The Continuous Extension Theorem

*This page is intended to be a part of the Real Analysis section of Math Online. Similar topics can also be found in the Calculus section of the site.*

# The Continuous Extension Theorem

Recall that from The Uniform Continuity Theorem that if a function $I = [a, b]$ is a closed and bounded interval and $f : I \to \mathbb{R}$ is continuous on $I$, then $f$ must also be uniformly continuous on $I$. The succeeding theorem will help us determine when a function $f$ is uniformly continuous when $I$ is instead a bounded open interval.

Before we look at The Continuous Extension Theorem though, we will need to prove the following lemma.

Lemma 1: If $f : A \to \mathbb{R}$ is a uniformly continuous function and if $(x_n)$ is a Cauchy Sequence from $A$, then $(f(x_n))$ is a Cauchy sequence from $\mathbb{R}$. |

**Proof:**Let $f : A \to \mathbb{R}$ be a uniformly continuous function and let $(x_n)$ be a Cauchy sequence from $A$. We want to show that $(f(x_n))$ is also a Cauchy sequence. Recall that to show that $(f(x_n))$ is a Cauchy sequence we must show that $\forall \epsilon > 0$ then $\exists N \in \mathbb{N}$ such that $\forall m, n \in \mathbb{N}$, if $m, n ≥ N$ then $\mid f(x_n) - f(x_m) \mid < \epsilon$.

- Since $f$ is uniformly continuous on $A$, then for any $\epsilon > 0$, $\exists \delta_{\epsilon} . 0$ such that for all $x, y \in A$ where $\mid x - y \mid < \delta_{\epsilon}$ we have that $\mid f(x) - f(y) \mid < \epsilon$.

- Now for $\delta_{\epsilon} > 0$, since $(x_n)$ is a Cauchy sequence then $\exists N_{\delta_{\epsilon}} \in \mathbb{N}$ such that $\forall m, n ≥ N_{\delta_{\epsilon}}$ we have that $\mid x_n - x_M \mid < \delta_{\epsilon}$. So this $N_{\delta_{\epsilon}}$ will do for the sequence $(f(x_n))$. So for all $n, m ≥ N_{\delta_{\epsilon}}$ we have that $\mid x_n - x_m \mid < \delta_{\epsilon}$ and from the continuity of $f$ this implies that $\mid f(x_n) - f(x_m) \mid < \epsilon$ and so $(f(x_n))$ is a Cauchy sequence. $\blacksquare$

We are now ready to look at The Continuous Extension Theorem.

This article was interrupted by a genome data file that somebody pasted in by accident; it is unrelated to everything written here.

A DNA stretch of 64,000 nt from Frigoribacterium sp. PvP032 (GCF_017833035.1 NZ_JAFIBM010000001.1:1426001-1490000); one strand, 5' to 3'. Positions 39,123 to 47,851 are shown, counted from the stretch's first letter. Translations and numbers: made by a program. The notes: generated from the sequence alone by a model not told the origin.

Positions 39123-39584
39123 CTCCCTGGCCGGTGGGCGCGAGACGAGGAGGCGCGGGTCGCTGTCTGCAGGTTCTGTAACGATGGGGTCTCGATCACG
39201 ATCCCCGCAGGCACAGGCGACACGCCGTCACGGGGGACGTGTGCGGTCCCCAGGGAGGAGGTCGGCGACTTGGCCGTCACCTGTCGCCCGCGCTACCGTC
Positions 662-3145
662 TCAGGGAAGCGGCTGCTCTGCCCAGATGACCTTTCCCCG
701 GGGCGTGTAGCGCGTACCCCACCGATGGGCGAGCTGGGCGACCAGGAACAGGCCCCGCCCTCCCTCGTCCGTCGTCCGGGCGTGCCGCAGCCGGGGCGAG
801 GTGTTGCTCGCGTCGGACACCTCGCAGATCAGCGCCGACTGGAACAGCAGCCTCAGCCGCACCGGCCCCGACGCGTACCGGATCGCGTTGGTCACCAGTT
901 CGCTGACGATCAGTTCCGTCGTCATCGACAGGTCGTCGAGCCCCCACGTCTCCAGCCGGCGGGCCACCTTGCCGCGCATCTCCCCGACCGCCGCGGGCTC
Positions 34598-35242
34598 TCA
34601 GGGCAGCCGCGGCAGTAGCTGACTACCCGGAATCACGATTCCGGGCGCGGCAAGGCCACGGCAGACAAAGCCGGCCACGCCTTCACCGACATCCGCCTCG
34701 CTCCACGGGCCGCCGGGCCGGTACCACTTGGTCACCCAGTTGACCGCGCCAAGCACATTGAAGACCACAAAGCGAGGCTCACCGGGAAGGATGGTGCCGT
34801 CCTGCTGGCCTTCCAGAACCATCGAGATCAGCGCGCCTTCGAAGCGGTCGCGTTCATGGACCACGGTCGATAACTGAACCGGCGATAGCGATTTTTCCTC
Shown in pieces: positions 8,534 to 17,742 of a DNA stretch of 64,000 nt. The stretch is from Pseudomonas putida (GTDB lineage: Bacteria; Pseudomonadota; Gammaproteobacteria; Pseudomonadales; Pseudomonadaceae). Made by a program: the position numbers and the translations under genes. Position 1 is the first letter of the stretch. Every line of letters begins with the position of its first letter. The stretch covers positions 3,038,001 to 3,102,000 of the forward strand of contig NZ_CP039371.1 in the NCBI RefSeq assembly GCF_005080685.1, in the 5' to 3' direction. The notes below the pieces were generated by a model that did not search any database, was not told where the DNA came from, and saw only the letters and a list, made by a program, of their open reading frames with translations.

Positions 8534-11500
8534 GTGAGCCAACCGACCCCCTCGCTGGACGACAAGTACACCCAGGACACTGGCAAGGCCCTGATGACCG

Theorem 1 (The Continuous Extension Theorem): If $I = (a,b)$ is an interval, then $f : I \to \mathbb{R}$ is a uniformly continuous function on $I$ if and only if $f$ can be defined at the endpoints $a$ and $b$ such that $f$ is continuous on $[a, b]$. |

**Proof:**$\Rightarrow$ Suppose that $f$ is uniformly continuous on $I = (a, b)$. Let $(x_n)$ be a sequence in $(a,b)$ that converges to $a$. Then since $(x_n)$ is a convergent sequence, it must also be a Cauchy sequence. By lemma 1, since $(x_n)$ is a Cauchy sequence then $(f(x_n))$ is also a Cauchy sequence, and so $(f(x_n))$ must converge in $\mathbb{R}$, that is $\lim_{n \to \infty} f(x_n) = L$ for some $L \in \mathbb{R}$.

- Now suppose that $(y_n)$ is another sequence in $(a, b)$ that converges to $a$. Then $\lim_{n \to \infty} (x_n - y_n) = a - a = 0$, and so by the uniform continuity of $f$:

\begin{align} \lim_{n \to \infty} f(y_n) = \lim_{n \to \infty} [f(y_n) - f(x_n) + f(x_n)] \\ \lim_{n \to \infty} f(y_n) = \lim_{n \to \infty} [f(y_n) - f(x_n) ] + \lim_{n \to \infty} f(x_n) \\ \lim_{n \to \infty} f(y_n) = 0 + L = L \end{align}

- So for every sequence $(y_n)$ in $(a, b)$ that converges to $a$, we have that $(f(y_n))$ converges to $L$. Therefore by the Sequential Criterion for Limits, we have that $f$ has the limit $L$ at the point $a$. Therefore, define $f(a) = L$ and so $f$ is continuous at $a$. We use the same argument for the endpoint $b$, and so $f$ is can be extended so that $f$ is continuous on $[a, b]$.

- $\Leftarrow$ Suppose that $f$ is continuous on $[a, b]$. By The Uniform Continuity Theorem, since $[a, b]$ is a closed and bounded interval then $f$ is uniformly continuous. $\blacksquare$